Italian wine and grape guide : Semidano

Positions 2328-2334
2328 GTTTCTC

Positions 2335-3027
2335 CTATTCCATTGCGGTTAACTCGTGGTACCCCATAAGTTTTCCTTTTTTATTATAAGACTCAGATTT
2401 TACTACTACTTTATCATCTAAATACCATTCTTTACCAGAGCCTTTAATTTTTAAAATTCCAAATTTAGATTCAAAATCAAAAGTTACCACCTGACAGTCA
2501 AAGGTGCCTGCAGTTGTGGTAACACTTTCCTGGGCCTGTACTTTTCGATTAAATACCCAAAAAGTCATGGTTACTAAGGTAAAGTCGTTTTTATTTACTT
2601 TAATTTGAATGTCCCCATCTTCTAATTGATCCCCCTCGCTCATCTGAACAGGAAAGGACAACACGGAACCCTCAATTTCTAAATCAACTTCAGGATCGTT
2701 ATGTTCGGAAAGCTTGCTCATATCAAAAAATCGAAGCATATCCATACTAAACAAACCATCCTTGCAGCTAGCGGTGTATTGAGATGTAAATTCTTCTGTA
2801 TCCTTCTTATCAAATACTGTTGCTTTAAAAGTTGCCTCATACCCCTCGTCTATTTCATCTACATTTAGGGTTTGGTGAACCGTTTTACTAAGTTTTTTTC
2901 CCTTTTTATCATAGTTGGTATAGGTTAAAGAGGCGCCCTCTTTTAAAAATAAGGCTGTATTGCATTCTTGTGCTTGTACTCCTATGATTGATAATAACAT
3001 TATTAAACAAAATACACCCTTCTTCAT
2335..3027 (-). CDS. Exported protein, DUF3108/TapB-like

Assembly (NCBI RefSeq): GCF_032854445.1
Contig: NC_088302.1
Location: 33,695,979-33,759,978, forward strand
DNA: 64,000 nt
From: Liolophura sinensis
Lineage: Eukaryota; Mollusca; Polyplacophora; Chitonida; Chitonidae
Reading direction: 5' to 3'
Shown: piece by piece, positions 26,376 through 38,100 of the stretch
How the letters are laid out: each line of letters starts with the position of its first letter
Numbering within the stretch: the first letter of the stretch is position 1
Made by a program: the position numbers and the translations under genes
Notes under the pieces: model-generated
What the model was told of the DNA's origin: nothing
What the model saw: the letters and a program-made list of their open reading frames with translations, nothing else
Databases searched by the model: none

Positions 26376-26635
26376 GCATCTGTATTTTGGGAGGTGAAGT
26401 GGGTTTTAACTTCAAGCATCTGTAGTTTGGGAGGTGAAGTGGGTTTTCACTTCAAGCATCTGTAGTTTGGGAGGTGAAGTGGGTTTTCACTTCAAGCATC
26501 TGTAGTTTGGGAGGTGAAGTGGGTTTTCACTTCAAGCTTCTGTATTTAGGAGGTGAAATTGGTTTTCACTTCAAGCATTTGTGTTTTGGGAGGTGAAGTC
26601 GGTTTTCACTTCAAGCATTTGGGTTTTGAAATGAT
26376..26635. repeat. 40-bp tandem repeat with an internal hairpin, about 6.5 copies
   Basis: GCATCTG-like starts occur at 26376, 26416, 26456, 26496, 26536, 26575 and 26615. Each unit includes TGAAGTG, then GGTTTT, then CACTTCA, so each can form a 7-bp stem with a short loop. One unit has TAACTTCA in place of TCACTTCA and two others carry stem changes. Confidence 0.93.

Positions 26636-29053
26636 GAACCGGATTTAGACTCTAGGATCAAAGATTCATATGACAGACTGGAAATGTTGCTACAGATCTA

The vine Semidano, white grape, has uncertain origin: perhaps it arrived in Sardinia in ancient times, with debarkations of Phoenician or Roman traders in Karalis and Nora. As Nuragus, the Semidano variety also spread in the current Campidano di Cagliari, where it has been known since 1780 and in the past was used to soften wines made with Nuragus grape. The great nineteenth century phylloxera epidemic advent considerably reduced the area planted with Semidano as it was among the most sensitive and most affected varieties by the insect. After the advent, Semidano has experienced an era of almost total abandonment since the priority to grow was given to other grape varieties, far more productive, primarily including the Nuragus. Currently Semidano is grown in a narrow area of the Campidano di Oristano. In 1996, with the establishment of the DOC Sardegna Semidano, the Ministry of Agriculture and Forestry and the respective sub Mogoro, particularly suited for this variety, recognized the uniqueness and importance of the wine. The berry is white, medium, spheroid with thick or very thick, substantial, very waxy, almost amber yellowish skin. The bunch is medium, cylindrical-conical, tight or semi-tight with a medium, orbicular, five-lobed leaf. The Semidano variety has medium vigor, medium ripening time and average productivity but not very steady. The Semidano grape gives a pale yellow wine, of delicate and very fragrant scent, with floral and fruity notes and hints of peach and apricot. The taste is fresh for acidity and warm enough for alcohol content.

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